The trip to the vet was also the first time William rode in the SMART car that is currently the Gossipsmobile. When I acquired the car, I was worried that William might be injured should the little car's nine airbags deploy, but I was assured that the SMART car had a smart passenger seat. It knew when the occupant didn't weigh enough to withstand the force of an airbag. What I didn't consider was William's propensity to lounge in the car instead of sitting up straight or the close proximity of the passenger seat to the driver's seat.
In spite of William's aversion to cars, getting him into the little car turned out not to be a problem. He wasn't going in voluntarily, but, in his old age, he has lost a lot of muscle mass and consequently a lot of weight, so I was able to scoop him up--with some effort--and place him in the car--something I was never able to do in the past.
Things seemed to be going very well as we headed out Route 9, bound for Mountainview Animal Hospital, but just as we reached the "End 45 mph" mark, William released my seat belt. Fortunately, the seat belt did not pop up with a force great enough to strangle me, and I might have ignored it had it not been for the car flashing and beeping at me. Without taking my eyes off the road, I managed to refasten my seat belt, and we made it safely to our destination.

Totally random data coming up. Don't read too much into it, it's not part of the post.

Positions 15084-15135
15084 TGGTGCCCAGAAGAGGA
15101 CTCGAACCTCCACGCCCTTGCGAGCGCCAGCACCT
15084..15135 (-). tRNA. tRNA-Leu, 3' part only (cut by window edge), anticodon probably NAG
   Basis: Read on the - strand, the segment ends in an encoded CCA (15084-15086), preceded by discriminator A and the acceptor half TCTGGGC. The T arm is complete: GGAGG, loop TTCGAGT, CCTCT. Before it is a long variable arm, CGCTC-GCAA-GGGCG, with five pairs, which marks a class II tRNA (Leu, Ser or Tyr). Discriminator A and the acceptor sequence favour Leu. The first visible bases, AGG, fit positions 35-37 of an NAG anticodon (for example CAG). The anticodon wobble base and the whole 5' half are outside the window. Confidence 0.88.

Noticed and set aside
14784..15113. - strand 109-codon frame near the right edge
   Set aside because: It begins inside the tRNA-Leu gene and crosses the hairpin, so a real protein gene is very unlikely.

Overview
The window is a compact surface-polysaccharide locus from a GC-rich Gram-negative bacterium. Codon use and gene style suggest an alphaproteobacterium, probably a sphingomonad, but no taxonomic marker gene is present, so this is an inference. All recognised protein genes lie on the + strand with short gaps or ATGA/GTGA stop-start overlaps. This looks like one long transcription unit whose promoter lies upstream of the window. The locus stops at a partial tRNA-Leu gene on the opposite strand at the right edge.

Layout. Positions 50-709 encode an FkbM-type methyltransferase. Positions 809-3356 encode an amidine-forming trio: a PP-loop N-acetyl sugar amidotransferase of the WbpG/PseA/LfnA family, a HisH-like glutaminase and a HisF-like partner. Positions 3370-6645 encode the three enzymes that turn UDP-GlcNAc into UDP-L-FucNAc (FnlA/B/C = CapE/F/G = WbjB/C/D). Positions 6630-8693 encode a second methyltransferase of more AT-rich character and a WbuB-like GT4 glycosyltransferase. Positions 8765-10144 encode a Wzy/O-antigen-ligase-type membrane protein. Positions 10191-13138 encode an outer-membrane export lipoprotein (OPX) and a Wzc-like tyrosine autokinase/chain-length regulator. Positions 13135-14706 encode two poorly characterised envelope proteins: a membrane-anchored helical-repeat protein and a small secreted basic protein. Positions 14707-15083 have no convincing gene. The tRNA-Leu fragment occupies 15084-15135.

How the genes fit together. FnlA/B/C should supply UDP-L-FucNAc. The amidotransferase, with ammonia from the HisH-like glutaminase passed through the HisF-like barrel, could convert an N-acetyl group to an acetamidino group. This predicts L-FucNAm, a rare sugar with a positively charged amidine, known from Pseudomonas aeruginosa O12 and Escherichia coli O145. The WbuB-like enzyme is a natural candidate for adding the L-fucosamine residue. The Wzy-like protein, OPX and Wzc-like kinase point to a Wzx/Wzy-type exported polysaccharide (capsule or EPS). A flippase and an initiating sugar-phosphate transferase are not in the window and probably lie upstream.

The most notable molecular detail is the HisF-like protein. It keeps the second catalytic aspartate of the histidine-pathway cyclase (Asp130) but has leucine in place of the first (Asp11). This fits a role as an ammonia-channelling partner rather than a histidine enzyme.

Leaving the vet's office, I was wary of taking any risks with my unpredictable dog beside me, so I turned right onto Route 9, intending to turn around and head back toward Hudson at the snow plow turnout just this side of the traffic light. When I had executed the reversal and was ready to pull back onto the road, the car stopped dead. I was stupefied! Flummoxed! How could this happen? The car was only six months old!
Then I realized what had occurred. The ignition key for a SMART car has a big round end that houses the electronic lock and unlock buttons and the panic button, and the portal for the ignition key is between the seats, just behind the gear shift. William had pushed the key with his paw and turned off the car.
I restarted the car and got back on the road, but I drove home steering with my left hand and shielding the ignition key with my right, lest William turn off the car again when there was another vehicle traveling behind us. I don't think the brake lights go on when the ignition key is suddenly turned off.